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A moment gone, and with it the gold medal for Cohen

Updated: 2006-02-24 11:00

TURIN, Italy (AP) -- Moments like this don't come often. Chances for redemption sometimes don't come at all.

Sasha Cohen took the ice Thursday night a favorite to win gold in the premier event of the Olympics. She left it with a forced smile, the moment having gotten the best of her once again.

The gold was gone on her first jump. She thought she lost both the silver and bronze on her second.

Four long years of training didn't prepare her for what turned out to be four of the longest minutes of her life.

The falls were shocking enough, winning a silver medal anyway almost a gift.

Still, she had hoped to be the third different American winner of women's figure skating in the last three Olympics. Instead, she will be remembered for one medal that got away.

That's because gold matters to Americans as much as it does to Cohen.

The sponsors were ready to put her on cereal boxes and in soft drink ads as America's new skating darling. By some estimates, $20 million in endorsements was at stake. Divide that by two falls and you have $10 million a fall on a night when the gold was there for the taking.

Figure skating is all about rising to the moment, and no place is that more magnified than at the Olympics.

Win, and you win the lottery. Lose, and you're just another pretty face on skates.

Unfortunately for Cohen, it's a story she knows well.

She came in burdened with a history of bombing when it counted. After winning the short program, she carried even higher expectations on the night when America finally paid attention to the Winter Olympics.

Four years ago she was in third place the final night as a 17-year-old and skated poorly to fall from medal contention. She lost nationals, too, after winning short programs and faltering when it really mattered.

But she thought she had put the failures behind her, and she was determined to do things her own way in Italy. Cohen trained far from teammates, avoided the media and even skipped practice on Wednesday when all her competitors were out doing their thing.

Her own coach shook his head, as if to say Cohen was going to do what she wants to do and there wasn't much anyone was going to do about it.

Indeed, she was going to win -- or lose -- on her own terms.

She knew she had to skate four nearly perfect minutes, but she also knew when she fell on a jump in her warmup and then nearly ran into another skater that this was not likely to be that night.

Just 15 seconds into her program she was already on her rear on the ice. On her next jump she ended up sprawling and having to grab the ice with both palms to keep from falling farther.

"I had a really tough time with my jumps in warmups," Cohen said. "It wasn't a surprise."

She skated well after that, but all that was left seemed to be to see how far she would drop in the standings behind eventual winner Shizuka Arakawa of Japan, who skated brilliantly just behind Cohen.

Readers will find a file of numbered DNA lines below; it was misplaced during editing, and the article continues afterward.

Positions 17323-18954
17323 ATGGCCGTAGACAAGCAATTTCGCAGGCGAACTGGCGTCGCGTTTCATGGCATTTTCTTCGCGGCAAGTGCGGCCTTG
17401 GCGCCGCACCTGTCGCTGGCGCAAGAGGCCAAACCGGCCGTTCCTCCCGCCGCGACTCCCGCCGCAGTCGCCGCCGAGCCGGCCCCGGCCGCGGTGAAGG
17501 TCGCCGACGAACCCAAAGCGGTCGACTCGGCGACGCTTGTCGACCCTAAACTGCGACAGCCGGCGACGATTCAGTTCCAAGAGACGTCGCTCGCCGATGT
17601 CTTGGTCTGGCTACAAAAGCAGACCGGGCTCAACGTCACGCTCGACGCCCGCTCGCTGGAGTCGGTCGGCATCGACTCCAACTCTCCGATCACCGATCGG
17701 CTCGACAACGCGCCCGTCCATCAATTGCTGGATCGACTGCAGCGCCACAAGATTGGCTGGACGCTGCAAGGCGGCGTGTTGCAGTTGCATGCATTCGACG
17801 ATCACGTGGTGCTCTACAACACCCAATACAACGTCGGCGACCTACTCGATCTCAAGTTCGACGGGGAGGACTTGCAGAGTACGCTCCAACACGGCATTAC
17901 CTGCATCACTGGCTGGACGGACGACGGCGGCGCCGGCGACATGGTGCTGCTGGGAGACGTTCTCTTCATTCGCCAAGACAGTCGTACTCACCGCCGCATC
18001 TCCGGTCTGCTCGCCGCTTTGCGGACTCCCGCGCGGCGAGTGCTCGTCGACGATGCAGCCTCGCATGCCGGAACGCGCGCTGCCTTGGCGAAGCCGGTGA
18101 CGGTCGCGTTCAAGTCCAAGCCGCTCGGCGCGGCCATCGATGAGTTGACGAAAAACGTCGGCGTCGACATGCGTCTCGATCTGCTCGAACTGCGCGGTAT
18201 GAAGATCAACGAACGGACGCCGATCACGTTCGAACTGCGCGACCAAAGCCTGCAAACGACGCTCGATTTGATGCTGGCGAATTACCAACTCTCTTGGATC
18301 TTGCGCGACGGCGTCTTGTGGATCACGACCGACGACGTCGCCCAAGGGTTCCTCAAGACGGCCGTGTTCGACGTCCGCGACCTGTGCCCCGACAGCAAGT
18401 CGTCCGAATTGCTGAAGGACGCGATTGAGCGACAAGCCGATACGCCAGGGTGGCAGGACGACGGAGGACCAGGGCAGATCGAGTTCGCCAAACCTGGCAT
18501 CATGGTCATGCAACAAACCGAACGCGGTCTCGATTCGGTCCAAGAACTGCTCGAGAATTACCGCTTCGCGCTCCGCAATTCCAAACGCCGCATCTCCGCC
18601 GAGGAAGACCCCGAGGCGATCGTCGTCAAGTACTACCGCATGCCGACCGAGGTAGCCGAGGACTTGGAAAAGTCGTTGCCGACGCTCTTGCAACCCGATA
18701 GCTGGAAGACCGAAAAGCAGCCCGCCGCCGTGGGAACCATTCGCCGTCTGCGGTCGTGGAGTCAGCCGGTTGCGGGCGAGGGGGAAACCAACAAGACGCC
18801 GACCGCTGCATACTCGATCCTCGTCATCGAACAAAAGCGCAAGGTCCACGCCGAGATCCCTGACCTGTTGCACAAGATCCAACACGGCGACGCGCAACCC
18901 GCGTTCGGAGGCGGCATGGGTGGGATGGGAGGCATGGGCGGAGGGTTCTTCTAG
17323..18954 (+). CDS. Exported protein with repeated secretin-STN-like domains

Cohen kept her composure off the ice, just as she did after she fell on it. She was proud that she had been able to come back from the falls and skate well.

"I was able to believe when everything looked very dark and gray," she said.

Still, Cohen had no illusions that it was good enough for a medal. She took off her skates, changed from her costume and got ready to congratulate the winners.

When the skaters after Arakawa faltered, she had to quickly put the costume back on and lace up her skates to take the medalists' curtain call.

"I definitely didn't think I was going to get any medal, so it was a surprise," she said.

Somewhere back home, meanwhile, Michelle Kwan had to be wondering what could have been.

Kwan was the rare skater who prospered despite never winning Olympic gold, but her career will always be noted for the lack of it. She cried in Nagano after winning a silver and in Salt Lake City after winning a bronze, but in between she won world and national championships by the handful.

She came to Turin hoping she would finally get that elusive gold. She left after a day knowing that her body would simply not give her one last chance.

Cohen seems even more fragile. She said a mixture of anti-inflammatories and Tylenol kept her going this week, but if she's feeling so much pain now and she's only 21 years old, how long can she keep skating?

The chance of her lifetime was here, and just as quickly it was gone.

Cohen has an agent and sponsors. She knows the riches that could have been her reward. She tried her best to put a positive spin on it all, but the words sounded hollow.

"Ultimately," she said, "it's four minutes of one day of my life."

It was, but it was the four biggest minutes of the biggest day Cohen will likely ever have.

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